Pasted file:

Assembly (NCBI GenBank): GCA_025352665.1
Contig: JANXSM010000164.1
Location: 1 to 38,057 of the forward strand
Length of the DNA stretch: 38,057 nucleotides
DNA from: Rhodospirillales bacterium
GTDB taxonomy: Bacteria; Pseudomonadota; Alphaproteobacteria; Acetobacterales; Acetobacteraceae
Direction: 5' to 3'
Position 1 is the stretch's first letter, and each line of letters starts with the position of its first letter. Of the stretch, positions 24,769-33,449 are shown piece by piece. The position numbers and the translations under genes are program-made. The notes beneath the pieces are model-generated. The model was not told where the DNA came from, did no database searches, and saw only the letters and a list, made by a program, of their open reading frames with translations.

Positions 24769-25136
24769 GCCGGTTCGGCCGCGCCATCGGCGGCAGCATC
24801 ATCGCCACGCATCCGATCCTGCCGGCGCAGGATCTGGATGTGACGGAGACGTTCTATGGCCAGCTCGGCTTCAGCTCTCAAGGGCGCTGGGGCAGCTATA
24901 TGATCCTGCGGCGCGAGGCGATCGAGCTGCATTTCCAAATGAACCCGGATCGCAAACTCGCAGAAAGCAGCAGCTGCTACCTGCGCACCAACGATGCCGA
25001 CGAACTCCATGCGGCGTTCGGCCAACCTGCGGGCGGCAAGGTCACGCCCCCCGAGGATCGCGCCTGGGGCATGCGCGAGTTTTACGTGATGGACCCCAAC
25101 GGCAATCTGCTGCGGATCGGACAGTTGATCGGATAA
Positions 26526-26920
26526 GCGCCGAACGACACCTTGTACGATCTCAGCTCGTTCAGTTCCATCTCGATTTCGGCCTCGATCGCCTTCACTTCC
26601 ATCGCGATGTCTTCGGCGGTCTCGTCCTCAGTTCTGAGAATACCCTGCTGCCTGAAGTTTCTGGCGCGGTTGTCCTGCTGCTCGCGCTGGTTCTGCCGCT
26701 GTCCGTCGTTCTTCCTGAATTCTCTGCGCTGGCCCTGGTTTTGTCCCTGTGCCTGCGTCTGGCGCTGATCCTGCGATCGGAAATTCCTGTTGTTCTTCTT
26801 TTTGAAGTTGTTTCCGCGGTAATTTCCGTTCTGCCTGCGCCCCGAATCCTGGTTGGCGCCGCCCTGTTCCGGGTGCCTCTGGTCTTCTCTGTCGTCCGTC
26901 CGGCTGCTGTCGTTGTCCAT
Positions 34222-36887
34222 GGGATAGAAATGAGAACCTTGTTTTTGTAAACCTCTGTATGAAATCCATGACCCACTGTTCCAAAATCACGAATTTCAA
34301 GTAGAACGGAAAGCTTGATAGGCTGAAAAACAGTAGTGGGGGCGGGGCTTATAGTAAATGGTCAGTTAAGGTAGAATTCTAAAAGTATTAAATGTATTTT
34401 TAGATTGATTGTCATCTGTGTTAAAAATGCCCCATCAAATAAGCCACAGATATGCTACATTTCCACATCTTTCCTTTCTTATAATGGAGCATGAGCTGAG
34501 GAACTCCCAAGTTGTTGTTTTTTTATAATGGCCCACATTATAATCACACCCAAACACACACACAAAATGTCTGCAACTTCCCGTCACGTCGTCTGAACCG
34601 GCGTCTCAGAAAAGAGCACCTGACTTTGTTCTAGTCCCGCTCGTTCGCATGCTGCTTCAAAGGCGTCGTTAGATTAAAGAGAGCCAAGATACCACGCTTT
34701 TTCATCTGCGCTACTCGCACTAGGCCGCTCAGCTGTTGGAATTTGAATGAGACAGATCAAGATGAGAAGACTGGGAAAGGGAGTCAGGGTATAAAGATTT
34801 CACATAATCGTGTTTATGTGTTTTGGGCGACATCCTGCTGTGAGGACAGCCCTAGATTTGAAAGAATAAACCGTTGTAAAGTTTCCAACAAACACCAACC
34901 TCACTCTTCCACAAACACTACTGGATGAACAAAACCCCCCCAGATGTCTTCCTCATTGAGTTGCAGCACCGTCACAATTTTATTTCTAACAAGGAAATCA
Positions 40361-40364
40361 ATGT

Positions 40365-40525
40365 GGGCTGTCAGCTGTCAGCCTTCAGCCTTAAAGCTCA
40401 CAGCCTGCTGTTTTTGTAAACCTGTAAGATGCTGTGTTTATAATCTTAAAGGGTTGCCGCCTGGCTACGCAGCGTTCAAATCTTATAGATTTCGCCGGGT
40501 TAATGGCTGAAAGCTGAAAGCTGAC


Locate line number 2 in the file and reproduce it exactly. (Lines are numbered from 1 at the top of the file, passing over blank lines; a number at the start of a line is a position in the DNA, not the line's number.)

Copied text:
Contig: JANXSM010000164.1